Japanese knotweed and the built environment Contents


What is Japanese knotweed?

1.Japanese knotweed (Fallopia japonica1) is a fast-growing invasive plant with bamboo-like stems. It has distinctive rhizomes2 (underground structures that resemble roots) that can be more extensive than the above-ground portion of the plant. It was introduced to the UK in the mid-nineteenth century as an ornamental plant in parks and gardens, but has since become a significant nuisance throughout the country as an invasive weed.3 It has been described by the Property Care Association, the trade association for specialists in problems affecting buildings, as “one of the most problematic plant species in the UK and Ireland”.4 It has been estimated that over 2% of development sites and 1.25% of residential properties in Great Britain are affected by the plant, amounting to tens of thousands of sites.5 A 2010 report from CABI, a science-based not-for-profit organisation specialising in agricultural and environmental research, estimated that the total annual costs of Japanese knotweed in Great Britain were £166m per year (equivalent to over £200m in 2018 prices6), including the cost of treating the plant in the rail and road networks and property devaluation.7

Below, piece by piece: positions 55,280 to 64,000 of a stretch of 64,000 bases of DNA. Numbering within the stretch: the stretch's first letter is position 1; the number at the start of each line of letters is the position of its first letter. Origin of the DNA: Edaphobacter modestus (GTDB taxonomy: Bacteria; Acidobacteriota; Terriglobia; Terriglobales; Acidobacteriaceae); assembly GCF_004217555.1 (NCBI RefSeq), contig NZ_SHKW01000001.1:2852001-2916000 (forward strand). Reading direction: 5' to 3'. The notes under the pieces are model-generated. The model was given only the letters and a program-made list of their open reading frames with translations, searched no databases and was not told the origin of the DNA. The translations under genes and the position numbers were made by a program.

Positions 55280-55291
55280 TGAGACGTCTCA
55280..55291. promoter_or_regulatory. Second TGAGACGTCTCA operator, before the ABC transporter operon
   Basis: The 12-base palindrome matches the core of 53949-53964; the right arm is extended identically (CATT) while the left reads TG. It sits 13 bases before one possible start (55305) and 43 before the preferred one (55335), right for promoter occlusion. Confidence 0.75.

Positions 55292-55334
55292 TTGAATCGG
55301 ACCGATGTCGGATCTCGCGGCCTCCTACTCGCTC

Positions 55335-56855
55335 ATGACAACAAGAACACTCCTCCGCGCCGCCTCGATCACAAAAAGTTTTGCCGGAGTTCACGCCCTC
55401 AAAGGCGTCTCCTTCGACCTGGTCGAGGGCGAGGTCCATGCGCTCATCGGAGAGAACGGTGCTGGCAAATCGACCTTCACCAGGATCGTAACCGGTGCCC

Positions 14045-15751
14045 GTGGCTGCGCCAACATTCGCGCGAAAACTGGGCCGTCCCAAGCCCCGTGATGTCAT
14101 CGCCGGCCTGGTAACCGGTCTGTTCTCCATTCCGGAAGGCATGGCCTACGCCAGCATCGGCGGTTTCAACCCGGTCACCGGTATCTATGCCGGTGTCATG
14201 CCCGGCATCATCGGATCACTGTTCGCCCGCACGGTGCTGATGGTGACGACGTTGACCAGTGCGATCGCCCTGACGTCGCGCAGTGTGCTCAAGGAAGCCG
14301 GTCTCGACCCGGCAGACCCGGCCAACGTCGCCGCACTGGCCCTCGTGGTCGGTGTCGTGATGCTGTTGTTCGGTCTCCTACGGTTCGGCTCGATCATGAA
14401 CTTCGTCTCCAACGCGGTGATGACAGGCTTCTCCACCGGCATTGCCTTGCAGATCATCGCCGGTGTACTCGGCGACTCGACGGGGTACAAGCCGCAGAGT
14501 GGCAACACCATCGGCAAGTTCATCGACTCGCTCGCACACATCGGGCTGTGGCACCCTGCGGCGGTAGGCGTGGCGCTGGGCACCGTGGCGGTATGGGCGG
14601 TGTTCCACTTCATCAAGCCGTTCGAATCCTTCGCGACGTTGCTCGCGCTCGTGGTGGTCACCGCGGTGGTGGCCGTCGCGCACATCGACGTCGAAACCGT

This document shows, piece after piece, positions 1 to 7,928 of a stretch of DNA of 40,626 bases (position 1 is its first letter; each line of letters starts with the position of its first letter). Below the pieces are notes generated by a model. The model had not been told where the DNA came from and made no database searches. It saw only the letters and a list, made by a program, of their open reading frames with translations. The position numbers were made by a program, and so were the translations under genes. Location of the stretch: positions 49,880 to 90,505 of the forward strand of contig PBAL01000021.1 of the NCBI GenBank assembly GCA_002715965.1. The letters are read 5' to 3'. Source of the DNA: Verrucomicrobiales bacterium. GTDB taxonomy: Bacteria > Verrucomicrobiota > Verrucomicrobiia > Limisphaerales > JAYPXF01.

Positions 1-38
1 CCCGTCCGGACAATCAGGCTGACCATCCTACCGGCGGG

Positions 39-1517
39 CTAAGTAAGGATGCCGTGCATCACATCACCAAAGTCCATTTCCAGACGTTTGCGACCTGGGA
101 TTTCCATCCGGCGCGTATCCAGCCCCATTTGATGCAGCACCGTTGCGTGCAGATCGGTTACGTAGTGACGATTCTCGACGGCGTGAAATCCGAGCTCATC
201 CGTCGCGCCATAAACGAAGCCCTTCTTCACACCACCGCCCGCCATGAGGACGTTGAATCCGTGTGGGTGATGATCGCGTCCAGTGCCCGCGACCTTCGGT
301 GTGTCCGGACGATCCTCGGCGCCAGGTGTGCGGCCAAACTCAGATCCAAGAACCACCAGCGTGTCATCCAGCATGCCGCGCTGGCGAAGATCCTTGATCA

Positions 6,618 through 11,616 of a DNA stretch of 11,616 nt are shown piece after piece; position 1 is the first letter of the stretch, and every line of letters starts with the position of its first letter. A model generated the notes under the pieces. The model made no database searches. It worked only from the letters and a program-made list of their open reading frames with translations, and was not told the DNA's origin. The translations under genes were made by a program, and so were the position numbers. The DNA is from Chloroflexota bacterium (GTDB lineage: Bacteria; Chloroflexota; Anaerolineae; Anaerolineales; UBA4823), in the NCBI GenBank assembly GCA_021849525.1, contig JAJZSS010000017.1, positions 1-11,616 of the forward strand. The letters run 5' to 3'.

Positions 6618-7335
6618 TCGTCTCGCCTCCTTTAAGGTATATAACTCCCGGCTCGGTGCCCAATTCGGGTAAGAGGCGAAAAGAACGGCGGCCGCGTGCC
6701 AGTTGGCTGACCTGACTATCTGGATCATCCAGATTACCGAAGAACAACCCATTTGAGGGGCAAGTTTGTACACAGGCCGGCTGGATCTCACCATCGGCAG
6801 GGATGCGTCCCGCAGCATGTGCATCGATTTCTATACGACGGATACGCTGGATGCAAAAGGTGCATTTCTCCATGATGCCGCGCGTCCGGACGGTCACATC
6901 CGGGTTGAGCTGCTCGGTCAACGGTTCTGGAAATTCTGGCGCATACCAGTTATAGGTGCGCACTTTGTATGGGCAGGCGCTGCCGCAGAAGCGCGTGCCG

2.Japanese knotweed is frequently discussed in the media in the context of property values, on the basis that the presence of this plant can cause difficulties in completing a sale (see Chapter 3). This arises from a popular perception that Japanese knotweed can cause significant damage to buildings, and some mortgage lenders have adopted strict no-knotweed policies which have resulted in prospective buyers withdrawing from a purchase (see Chapter 4). The invasive species consultancy Advanced Invasives described Japanese knotweed as “a menace to homeowners”, as a result of the difficulties that it can cause for prospective buyers to secure a mortgage on the property.8

Figure 1: Japanese knotweed

Image copyright CABI

Our inquiry

3.Our Report focuses on the effects of Japanese knotweed in the ‘built environment’ of buildings, paving, drainage channels and outbuildings. Given the anxiety that the plant can cause for homeowners, and the publication of new evidence relating to the physical effects of Japanese knotweed (see Chapter 2), we issued a call for written evidence on the following issues:

4.We received over 30 written submissions during our inquiry. We also benefitted from a private briefing from Dr Dick Shaw, Country Director for CABI UK, to help shape our initial call for evidence. We invited members of the public to tell us about their personal experience of Japanese knotweed, and received 14 responses. We held a roundtable discussion on Monday 21 January with a small number of individuals affected by Japanese knotweed and a solicitor who had represented clients in such cases, in order to inform our questioning of witnesses. We took oral evidence on Tuesday 22 January from knotweed researchers, remediation experts, a representative of the mortgage lending industry, and the Royal Institution of Chartered Surveyors. We are grateful to all those who contributed to our work.